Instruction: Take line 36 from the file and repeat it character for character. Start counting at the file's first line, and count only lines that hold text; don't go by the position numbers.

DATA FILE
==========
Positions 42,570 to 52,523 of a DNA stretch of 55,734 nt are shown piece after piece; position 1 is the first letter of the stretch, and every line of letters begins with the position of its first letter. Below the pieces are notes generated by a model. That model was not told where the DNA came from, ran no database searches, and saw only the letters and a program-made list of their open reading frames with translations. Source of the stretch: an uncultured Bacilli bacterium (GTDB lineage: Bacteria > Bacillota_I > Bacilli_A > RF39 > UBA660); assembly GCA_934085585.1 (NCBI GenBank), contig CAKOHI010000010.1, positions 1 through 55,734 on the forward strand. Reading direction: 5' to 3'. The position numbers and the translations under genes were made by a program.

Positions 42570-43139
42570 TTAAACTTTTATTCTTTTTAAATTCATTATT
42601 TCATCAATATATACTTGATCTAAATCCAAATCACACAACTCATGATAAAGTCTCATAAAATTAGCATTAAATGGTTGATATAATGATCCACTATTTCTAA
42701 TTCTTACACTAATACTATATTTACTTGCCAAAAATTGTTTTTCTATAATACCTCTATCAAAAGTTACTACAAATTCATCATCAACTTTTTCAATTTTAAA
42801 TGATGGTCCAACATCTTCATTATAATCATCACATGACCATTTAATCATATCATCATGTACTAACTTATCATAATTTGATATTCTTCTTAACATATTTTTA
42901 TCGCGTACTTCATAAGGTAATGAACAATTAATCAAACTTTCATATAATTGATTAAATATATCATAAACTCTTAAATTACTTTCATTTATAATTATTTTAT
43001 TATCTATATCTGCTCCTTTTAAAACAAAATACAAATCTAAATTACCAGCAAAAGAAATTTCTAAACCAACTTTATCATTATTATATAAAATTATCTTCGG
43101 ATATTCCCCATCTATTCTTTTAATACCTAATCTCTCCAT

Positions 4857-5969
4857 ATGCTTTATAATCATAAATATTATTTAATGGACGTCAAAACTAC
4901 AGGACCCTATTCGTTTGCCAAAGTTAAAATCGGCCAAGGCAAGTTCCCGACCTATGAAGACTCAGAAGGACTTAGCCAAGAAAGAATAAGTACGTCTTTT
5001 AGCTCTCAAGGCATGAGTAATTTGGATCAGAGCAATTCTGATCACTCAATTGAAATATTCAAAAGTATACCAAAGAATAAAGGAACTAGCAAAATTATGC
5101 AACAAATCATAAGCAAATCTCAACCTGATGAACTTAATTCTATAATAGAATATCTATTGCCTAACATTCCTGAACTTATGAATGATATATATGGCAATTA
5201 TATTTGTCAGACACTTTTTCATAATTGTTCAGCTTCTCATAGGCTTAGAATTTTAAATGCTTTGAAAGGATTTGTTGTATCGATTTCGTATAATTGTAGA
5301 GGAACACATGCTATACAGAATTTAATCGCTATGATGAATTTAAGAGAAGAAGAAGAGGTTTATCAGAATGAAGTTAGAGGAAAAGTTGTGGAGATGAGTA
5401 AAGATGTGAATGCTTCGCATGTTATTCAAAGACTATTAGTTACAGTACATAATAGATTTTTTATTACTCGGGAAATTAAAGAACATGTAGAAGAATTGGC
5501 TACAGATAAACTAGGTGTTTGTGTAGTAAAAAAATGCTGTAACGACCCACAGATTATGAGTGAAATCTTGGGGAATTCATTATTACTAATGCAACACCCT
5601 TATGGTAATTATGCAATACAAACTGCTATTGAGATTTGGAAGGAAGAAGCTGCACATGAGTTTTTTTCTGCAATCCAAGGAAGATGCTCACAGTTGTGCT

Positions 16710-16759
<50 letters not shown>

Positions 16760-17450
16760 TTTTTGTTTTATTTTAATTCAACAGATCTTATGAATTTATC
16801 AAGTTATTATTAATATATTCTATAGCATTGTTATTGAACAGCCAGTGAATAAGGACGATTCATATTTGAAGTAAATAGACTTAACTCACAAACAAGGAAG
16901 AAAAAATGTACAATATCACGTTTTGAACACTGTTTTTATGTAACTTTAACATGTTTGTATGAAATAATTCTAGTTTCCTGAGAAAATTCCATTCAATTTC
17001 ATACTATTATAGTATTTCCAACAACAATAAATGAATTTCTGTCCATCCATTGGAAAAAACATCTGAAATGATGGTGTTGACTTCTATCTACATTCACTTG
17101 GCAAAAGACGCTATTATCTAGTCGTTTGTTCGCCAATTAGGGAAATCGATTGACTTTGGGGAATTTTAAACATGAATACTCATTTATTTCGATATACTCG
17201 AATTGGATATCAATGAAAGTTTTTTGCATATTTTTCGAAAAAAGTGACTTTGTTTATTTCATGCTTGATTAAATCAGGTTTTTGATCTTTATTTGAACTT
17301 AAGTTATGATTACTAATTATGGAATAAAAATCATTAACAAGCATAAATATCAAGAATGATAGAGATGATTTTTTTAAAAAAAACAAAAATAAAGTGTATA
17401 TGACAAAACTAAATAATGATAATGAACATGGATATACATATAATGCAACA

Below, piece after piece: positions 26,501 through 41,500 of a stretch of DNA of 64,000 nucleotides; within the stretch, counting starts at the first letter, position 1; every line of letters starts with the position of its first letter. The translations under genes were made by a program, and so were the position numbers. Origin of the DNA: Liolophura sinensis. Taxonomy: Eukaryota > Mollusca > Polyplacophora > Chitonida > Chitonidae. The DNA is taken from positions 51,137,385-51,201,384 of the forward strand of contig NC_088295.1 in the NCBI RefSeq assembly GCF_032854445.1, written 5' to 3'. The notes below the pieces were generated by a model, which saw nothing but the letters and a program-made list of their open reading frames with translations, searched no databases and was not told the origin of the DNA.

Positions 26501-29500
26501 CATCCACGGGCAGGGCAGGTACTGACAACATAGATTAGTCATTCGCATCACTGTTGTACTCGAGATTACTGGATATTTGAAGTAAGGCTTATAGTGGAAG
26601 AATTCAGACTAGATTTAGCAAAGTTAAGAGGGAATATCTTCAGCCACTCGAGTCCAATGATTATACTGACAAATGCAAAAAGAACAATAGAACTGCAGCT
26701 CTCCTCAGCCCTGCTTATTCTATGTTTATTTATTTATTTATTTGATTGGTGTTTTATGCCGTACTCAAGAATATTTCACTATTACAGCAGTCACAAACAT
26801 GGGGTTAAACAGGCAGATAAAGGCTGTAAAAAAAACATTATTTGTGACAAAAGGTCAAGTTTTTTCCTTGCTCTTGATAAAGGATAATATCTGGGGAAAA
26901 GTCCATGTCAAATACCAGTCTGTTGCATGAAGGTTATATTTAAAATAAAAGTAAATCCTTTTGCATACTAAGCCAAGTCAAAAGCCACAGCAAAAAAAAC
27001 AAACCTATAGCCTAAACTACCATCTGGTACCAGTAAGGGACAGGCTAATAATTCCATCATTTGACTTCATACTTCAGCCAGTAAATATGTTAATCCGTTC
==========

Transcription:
26801 GGGGTTAAACAGGCAGATAAAGGCTGTAAAAAAAACATTATTTGTGACAAAAGGTCAAGTTTTTTCCTTGCTCTTGATAAAGGATAATATCTGGGGAAAA